Lolo Zouai Never Leaves the House Without Eyeliner

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If there was ever a moment that truly encapsulates the title of Lolo Zouai’s 2019 debut album, High Highs to Low Lows, it’s the one we’re living in right now. Like many of us, Zouai’s year started off on a high: The French-Algerian singer was slated to join the European leg of Dua Lipa’s Future Nostalgia tour as the opening act from April to June. But a global pandemic reared its head in February and postponed the tour indefinitely. That could be considered one of the “low lows” on Zouai’s list, depending on what day you ask her, but today, she’s optimistic. “At first, I was just staying at home [in Los Angeles] and playing a lot of Scrabble,” she tells me over the phone. Then she decided to move back to Brooklyn and turn her apartment into a makeshift studio, where she wrote, produced, and recorded her own songs during quarantine.

Now, the highs keep rolling in. The current period of stillness brought Zouai back to her early days of making music in her bedroom and forced her to find new ways to channel her creativity: “I started doing things I said I would always do [but] never had the time,” she says, referencing therapy sessions, guitar lessons, and a newfound painting hobby. “I was always focused on something else.” However, she’s still adjusting to performing at-home for virtual concerts, including a set at New York Phillips Gallery earlier in September. “It’s not as fun because you don’t get the energy back from the audience, but there’s nothing we can do right now but wait and be safe,” she says. “Being an artist is about being able to adjust to the times, and get creative and figure out ways to make it work.” Read on for Zouai’s thoughts on the artistic process, personal style, and her post-COVID plans.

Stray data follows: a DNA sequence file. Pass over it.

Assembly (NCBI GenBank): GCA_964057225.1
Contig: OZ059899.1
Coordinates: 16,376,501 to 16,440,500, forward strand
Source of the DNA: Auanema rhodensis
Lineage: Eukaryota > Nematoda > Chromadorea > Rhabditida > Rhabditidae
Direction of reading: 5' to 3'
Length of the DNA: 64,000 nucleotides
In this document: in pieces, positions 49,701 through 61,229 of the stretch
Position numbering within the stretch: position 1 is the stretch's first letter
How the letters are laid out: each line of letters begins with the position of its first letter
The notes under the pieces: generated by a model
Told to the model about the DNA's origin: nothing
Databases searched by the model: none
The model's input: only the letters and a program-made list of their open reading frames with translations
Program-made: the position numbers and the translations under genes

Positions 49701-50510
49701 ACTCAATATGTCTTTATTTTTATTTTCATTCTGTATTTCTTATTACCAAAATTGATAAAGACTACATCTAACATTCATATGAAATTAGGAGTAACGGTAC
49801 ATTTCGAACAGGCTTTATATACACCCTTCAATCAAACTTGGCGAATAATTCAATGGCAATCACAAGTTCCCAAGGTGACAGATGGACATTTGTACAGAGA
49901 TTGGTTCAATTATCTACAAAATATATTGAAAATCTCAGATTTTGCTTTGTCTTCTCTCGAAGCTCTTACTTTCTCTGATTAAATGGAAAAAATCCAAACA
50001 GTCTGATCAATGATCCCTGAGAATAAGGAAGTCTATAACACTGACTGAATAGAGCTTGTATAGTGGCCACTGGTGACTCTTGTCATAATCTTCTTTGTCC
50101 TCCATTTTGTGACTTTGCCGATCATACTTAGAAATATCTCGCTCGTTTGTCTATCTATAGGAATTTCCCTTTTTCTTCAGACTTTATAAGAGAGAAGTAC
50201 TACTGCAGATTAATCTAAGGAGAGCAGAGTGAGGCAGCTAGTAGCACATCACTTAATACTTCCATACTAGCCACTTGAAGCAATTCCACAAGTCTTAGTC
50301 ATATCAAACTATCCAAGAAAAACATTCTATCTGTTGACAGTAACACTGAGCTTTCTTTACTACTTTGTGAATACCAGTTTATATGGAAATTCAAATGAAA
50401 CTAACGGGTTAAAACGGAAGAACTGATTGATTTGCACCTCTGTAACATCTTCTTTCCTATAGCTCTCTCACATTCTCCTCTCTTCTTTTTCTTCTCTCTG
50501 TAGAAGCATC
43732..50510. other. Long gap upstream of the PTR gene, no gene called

How does the title of your debut album, High Highs to Low Lows, speak to where you’re at right now?

I definitely was low for a very long time. It’s really hard to accept what’s going on with everything. I’ve been making a lot of music and trying to separate myself from social media and remember who I am at the core. It’s so easy to get caught up in the music industry if you don’t have a good head on your shoulders. I try to stay grounded. I’ve been more focused on my mental health and myself as a human versus myself as an artist. I’m trying to remember that I’m a person and I need take care of myself so I can be the best artist I can be. Whenever I’m in a better place, I write better music and I don’t doubt myself. I’m building up to be at the high so that when the world opens up again and I can go on that tour with Dua Lipa, I’m ready for it.

You’ve lived on both coasts but you’re currently residing in New York. How has the city shaped your sound?

High Highs to Low Lows (Deluxe) [Explicit]


I recorded my whole album in this gritty basement. It’s a music studio that has a lot of history in it—super grungy and gritty—and that comes through in my music. It brings the lo-fi to the pop sounds, because I never want to lose that authenticity. I never want to lose the feeling of being in my bedroom and recording. New York brings me there, to my early days. I don’t want everything to be too polished; there has to be some grit and feeling and emotion. That’s similar to my apartment in New York; my apartment is probably from the 1930s but it’s still charming.